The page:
So you want to know about estimates of IT and software spending in the US economy? Might be important! But the survey ended. Want to study how people are spending money on fixing up their houses, perhaps rather than moving, in this era of work-from-home and higher interest rates? Might be important. But the survey ended. Want to study patterns of marriage and divorce, both the effects on those involved and also the effects on care-giving for children and elderly parents? Might be important. But the data isn’t being collected by the federal government.

Part of the issue here is just that the government needs to spend more on collecting statistics. As I’ve noted in the past, total federal spending on collecting statistics is 0.18% of the federal budge - that’s not 18%, but less than one-fifth of 1%. It would be a sensible social investment to spend more here: say, an additional 0.1% of federal spending. But as the traditional survey-based methods of collecting data become increasingly unreliable, the statistical base also needs to shift to alternative sources of data.

This shift is already happening. Researchers are making much wider use of “administrative” data that is collected for other purposes: for example, being able to look at tax return data to measure income, or Social Security data to measure wages, may be more accurate than relying on household surveys. The obvious questions here are how to limit the use of administrative data so that it shows overall patterns but doesn’t invade the privacy of individuals. Also, because administrative data was not designed to be used for research purposes, it needs to be handled with care. But these hurdles are surmountable.

The second NAS volume launches a discussion of expanding the sources of publicly-available government data in other ways. In some cases, this can mean being open to finding ways of linking existing data. For example, the NAS report gives the example that there was data from the US Department of Housing and Urban Development about what housing had greater or lower risks of lead exposure for children. There was data from the National Health and Nutrition Examination Survey (NHANES) on levels of lead in children’s blood. But there was no link between the two: that is, it wasn’t possible to determine how living in a place with less exposure to lead affected the level of lead in the bloodstreams of children. However, it was possible to link records of actual households, both where they lived and the levels of lead in children’s blood–and to do so with an anonymous numbering system so that the information of any specific household was not available to the researchers.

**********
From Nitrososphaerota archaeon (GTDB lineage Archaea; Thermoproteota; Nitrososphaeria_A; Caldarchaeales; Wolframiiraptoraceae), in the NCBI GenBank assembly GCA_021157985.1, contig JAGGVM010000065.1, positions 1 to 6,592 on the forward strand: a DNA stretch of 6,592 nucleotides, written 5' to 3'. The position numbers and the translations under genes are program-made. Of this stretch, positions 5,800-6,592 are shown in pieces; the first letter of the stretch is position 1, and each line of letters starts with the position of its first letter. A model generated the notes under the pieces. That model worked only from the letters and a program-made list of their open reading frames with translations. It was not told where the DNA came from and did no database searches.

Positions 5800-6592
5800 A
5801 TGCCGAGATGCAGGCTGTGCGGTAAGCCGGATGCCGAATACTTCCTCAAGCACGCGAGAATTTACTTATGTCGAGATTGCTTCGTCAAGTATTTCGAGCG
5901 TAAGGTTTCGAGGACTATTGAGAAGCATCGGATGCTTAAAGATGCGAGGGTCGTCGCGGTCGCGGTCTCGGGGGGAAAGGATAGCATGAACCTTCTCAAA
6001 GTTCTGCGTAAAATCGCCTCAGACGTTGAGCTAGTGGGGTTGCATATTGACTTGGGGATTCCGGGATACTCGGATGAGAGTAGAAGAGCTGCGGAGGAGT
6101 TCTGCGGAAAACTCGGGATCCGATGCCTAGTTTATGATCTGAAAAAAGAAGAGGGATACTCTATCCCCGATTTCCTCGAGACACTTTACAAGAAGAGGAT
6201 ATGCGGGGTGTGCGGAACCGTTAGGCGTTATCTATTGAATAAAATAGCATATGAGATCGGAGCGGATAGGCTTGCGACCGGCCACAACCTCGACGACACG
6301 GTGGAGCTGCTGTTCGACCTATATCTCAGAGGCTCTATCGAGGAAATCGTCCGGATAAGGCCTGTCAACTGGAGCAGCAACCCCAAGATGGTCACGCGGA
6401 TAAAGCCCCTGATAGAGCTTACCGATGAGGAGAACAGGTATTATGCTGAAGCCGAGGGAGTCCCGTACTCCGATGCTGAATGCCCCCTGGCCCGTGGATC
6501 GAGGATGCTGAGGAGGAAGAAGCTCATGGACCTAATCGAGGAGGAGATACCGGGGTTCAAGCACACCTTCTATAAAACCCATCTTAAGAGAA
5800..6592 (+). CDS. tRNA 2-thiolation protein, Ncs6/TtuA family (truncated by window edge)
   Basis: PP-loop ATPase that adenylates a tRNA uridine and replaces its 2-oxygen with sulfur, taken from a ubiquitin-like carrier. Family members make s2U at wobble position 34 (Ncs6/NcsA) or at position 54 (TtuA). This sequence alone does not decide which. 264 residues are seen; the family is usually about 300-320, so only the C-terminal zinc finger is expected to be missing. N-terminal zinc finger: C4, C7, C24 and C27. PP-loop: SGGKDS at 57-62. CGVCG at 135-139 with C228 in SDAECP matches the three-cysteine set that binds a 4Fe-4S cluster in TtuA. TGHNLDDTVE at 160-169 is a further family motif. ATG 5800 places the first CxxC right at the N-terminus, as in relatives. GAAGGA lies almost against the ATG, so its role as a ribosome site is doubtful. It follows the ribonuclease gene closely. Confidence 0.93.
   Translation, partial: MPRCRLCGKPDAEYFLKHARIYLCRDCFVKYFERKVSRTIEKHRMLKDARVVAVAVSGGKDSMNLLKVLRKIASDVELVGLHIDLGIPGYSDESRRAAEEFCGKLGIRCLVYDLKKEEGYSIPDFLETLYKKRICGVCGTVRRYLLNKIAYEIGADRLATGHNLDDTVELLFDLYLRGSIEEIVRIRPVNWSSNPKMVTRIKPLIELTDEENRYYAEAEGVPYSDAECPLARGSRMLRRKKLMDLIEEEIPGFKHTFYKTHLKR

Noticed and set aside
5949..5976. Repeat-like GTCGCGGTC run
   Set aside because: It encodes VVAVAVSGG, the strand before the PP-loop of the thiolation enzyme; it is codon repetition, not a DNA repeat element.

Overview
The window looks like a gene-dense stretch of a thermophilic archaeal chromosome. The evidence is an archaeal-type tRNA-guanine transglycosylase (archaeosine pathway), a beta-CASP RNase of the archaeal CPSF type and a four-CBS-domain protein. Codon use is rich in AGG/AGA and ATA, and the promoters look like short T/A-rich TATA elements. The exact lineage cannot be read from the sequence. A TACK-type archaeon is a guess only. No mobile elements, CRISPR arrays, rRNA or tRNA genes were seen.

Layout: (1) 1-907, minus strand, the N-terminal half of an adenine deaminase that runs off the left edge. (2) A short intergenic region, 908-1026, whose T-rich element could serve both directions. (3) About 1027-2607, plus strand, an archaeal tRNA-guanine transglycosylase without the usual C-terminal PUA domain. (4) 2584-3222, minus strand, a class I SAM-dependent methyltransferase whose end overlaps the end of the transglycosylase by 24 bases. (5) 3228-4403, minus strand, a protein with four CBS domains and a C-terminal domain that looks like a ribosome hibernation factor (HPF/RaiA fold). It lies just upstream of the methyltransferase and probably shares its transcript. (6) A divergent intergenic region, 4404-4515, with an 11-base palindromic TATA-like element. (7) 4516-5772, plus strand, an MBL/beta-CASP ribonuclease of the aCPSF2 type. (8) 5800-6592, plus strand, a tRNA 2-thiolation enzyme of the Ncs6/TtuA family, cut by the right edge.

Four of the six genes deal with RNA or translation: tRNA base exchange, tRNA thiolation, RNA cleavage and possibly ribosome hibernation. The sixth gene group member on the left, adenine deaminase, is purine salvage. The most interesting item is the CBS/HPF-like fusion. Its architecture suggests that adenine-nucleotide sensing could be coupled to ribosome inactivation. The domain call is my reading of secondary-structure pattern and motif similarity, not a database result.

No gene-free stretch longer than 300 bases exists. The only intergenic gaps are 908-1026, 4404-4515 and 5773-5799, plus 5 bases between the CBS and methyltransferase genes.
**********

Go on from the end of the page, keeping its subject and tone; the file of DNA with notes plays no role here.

But the report also considers a wide array of other data. Along with asking households about what they buy, for example, perhaps actual sales records from grocery stores or retail outlets could help. In learning about, say, health or car or home insurance, perhaps actual data from insurance companies could help. For issues like environmental measurement and agriculture, satellite images may help. Location data from cell phones and health data from fitness trackers might be useful. Data might be scraped from the web, or from social media, or crowd-sourced.

It’s easy to think of ways in which these alternative sources of data could go astray, either in accuracy or in revealing personal information. Also, government data needs to be available at regular intervals, broadly representative, and comparable over time, not just a one-time data dump. But it’s also obvious that the publicly-available information is widely useful, and that current methods of collecting public data are in the process of going astray themselves.

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Timothy Taylor

Global Economy Expert

Timothy Taylor is an American economist. He is managing editor of the Journal of Economic Perspectives, a quarterly academic journal produced at Macalester College and published by the American Economic Association. Taylor received his Bachelor of Arts degree from Haverford College and a master's degree in economics from Stanford University. At Stanford, he was winner of the award for excellent teaching in a large class (more than 30 students) given by the Associated Students of Stanford University. At Minnesota, he was named a Distinguished Lecturer by the Department of Economics and voted Teacher of the Year by the master's degree students at the Hubert H. Humphrey Institute of Public Affairs. Taylor has been a guest speaker for groups of teachers of high school economics, visiting diplomats from eastern Europe, talk-radio shows, and community groups. From 1989 to 1997, Professor Taylor wrote an economics opinion column for the San Jose Mercury-News. He has published multiple lectures on economics through The Teaching Company. With Rudolph Penner and Isabel Sawhill, he is co-author of Updating America's Social Contract (2000), whose first chapter provided an early radical centrist perspective, "An Agenda for the Radical Middle". Taylor is also the author of The Instant Economist: Everything You Need to Know About How the Economy Works, published by the Penguin Group in 2012. The fourth edition of Taylor's Principles of Economics textbook was published by Textbook Media in 2017.